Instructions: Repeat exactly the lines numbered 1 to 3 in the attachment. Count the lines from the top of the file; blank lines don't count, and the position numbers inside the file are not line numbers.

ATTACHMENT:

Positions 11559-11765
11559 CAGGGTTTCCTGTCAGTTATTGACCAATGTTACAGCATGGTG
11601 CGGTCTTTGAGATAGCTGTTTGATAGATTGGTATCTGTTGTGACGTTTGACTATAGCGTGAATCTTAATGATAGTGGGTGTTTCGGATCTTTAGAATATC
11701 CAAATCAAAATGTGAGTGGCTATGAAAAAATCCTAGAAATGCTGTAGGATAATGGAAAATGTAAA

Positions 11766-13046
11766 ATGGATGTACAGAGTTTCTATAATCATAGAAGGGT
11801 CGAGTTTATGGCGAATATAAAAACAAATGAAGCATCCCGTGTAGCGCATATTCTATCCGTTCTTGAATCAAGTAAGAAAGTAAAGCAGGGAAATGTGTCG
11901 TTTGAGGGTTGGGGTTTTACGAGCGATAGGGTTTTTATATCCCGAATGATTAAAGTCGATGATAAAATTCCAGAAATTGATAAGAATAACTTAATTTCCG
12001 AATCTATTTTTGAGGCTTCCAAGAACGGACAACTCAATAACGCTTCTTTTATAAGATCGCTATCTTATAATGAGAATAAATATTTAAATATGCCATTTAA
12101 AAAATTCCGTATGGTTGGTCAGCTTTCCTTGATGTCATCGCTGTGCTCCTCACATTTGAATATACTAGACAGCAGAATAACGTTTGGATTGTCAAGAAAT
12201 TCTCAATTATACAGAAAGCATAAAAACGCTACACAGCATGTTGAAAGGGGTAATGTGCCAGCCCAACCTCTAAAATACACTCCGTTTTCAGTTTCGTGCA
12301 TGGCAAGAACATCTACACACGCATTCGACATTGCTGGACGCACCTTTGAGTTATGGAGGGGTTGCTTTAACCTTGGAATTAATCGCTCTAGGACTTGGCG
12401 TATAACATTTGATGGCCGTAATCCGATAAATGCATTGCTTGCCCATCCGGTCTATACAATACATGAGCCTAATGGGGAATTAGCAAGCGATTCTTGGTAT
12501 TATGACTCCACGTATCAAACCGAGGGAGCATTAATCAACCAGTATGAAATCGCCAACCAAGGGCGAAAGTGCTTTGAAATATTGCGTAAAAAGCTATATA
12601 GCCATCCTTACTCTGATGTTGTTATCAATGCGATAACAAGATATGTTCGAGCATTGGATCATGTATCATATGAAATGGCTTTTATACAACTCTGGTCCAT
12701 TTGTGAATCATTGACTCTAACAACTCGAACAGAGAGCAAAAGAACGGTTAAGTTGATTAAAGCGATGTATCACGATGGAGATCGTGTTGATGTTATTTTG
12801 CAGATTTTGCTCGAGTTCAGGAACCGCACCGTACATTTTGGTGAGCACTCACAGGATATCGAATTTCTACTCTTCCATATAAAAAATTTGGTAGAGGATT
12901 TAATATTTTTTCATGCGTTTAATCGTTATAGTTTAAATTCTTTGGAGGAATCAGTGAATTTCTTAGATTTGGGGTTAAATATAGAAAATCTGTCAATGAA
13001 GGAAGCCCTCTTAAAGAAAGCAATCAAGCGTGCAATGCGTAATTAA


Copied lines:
Positions 11559-11765
11559 CAGGGTTTCCTGTCAGTTATTGACCAATGTTACAGCATGGTG
11601 CGGTCTTTGAGATAGCTGTTTGATAGATTGGTATCTGTTGTGACGTTTGACTATAGCGTGAATCTTAATGATAGTGGGTGTTTCGGATCTTTAGAATATC